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Gig firms to contribute 1-2% of turnover for social security of workers

Gig workers are usually spoken of in the context of the ‘sharing economy’, like Uber, Ola drivers, delivery personnel for Zomato and Swiggy and so on
Gig companies will soon have to allot one-two per cent of their annual turnover for social security funds of their workers, according to a new labour law scheduled to be tabled in the Parliament on Saturday.

This is the first time that “aggregators”—ride-sharing services, food and grocery delivery, logistic services, e-market places among them”—will be asked to contribute for the social security of gig economy workers.

The Code on Social Security Bill, 2020 however, puts a cap on the total contributions companies have to make. The contribution “should not be more than 5 per cent of the amount paid to gig workers” and “the annual turnover of an aggregator shall not include any tax, levy and cess paid or payable to the Central Government” for the purpose of the calculation.

Gig workers are usually spoken of in the context of the ‘sharing economy’, like Uber, Ola drivers, delivery personnel for Zomato and Swiggy and so on. Essentially, these are jobs enabled by a tech-enabled platform where the worker is not bound to the organisation and can choose to work for as long he/she wants.

Gig workers will be entitled to life and disability cover, accident insurance, health and maternity benefits, old age protection, crèche, among others. Companies will be required to pay them interest in case of “delayed payment or less payment or non-payment of contribution” towards the social security fund.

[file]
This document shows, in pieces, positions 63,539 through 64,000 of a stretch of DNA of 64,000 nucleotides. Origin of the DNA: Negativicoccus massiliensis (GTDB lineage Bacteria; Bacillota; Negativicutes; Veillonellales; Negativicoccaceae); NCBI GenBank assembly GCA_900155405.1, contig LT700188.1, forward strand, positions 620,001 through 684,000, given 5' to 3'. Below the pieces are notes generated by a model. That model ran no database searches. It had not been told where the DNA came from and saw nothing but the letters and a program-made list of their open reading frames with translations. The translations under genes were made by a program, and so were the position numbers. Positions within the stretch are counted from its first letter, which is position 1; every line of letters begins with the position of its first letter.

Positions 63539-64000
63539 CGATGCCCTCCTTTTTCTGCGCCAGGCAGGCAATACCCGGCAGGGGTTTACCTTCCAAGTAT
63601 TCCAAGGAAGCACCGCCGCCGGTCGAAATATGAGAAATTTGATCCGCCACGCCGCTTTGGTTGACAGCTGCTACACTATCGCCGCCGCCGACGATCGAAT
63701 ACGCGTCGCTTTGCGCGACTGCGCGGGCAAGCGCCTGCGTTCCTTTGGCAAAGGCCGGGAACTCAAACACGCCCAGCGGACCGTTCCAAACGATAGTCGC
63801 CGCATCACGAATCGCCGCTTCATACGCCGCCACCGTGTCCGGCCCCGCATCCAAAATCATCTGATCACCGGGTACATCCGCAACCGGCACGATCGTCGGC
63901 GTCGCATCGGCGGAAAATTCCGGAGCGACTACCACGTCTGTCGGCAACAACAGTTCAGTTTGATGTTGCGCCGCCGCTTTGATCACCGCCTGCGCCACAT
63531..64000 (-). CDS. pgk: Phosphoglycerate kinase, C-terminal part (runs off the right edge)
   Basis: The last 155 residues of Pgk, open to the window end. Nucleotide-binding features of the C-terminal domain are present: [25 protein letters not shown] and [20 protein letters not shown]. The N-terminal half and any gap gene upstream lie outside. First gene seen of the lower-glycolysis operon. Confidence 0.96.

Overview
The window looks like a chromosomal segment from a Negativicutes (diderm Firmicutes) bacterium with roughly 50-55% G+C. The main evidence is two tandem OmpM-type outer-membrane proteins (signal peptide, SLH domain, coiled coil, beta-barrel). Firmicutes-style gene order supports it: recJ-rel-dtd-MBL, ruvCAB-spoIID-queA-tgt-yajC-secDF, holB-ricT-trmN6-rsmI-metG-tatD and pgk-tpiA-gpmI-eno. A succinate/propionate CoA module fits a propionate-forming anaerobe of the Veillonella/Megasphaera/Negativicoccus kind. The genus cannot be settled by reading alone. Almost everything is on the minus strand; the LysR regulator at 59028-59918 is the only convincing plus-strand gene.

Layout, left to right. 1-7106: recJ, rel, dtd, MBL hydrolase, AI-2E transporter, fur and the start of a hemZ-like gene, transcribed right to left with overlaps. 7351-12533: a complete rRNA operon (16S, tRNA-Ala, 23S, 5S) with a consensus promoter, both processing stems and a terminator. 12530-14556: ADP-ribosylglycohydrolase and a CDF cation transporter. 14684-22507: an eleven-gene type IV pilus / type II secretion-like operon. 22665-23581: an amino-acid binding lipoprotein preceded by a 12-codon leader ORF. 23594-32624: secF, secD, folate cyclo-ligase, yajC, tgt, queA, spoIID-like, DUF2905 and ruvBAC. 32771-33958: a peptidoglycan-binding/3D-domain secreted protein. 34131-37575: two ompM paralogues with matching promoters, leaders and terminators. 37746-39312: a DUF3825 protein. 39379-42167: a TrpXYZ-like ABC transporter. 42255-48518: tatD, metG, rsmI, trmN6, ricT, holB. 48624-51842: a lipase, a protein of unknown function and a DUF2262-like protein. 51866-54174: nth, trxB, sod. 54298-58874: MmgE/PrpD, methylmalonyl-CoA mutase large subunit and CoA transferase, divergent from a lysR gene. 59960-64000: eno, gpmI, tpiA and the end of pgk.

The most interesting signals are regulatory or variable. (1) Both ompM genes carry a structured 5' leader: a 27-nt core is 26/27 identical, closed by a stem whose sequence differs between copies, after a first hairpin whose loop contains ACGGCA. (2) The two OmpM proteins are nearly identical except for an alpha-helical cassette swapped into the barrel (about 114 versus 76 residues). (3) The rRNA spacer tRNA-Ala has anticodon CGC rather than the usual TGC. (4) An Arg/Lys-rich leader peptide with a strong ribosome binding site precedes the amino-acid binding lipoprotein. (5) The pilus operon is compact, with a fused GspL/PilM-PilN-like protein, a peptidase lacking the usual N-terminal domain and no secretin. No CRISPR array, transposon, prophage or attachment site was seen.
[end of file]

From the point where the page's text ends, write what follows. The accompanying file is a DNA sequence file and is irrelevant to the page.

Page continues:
A National Social Security Board will be set up which will have representatives from gig workers, companies, state and central governments and experts to frame the social security scheme for this segment.

Gig workers older than 16 will have to be registered for receiving social security benefits based on a self-declaration, which would include their Aadhaar number. Such workers will get a “distinguished” identity number. Self-registration will also be made possible.

A toll-free call centre or helpline will also be set up which will disseminate information on available social security schemes for the unorganised workers, gig workers and platform workers, facilitate filing, processing and forwarding of application forms for registration of such workers and enroll them towards social security schemes.

Apart from receiving contribution from gig companies, the government may also tap into the corporate social responsibility funds of corporate and “from the composition of the offences” under the proposed labour law.

The definition of gig workers is pretty elaborate in the social security code. A gig worker would be “a person who performs work or participates in a work arrangement and earns from such activities outside of traditional employer-employee relationship.”

At present, gig workers, often treated as independent workers, are bereft of social security cover since they are not covered under the country’s labour law legislation.

The social security code will subsume nine laws, including The Employees’ Compensation Act, 1923, The Maternity Benefit Act, 1961, The Payment of Gratuity Act, 1972, and The Unorganised Workers’ Social Security Act, 2008. It is scheduled to be introduced by Union labour and employment minister Santosh Kumar Gangwar in the Lok Sabha on Saturday.


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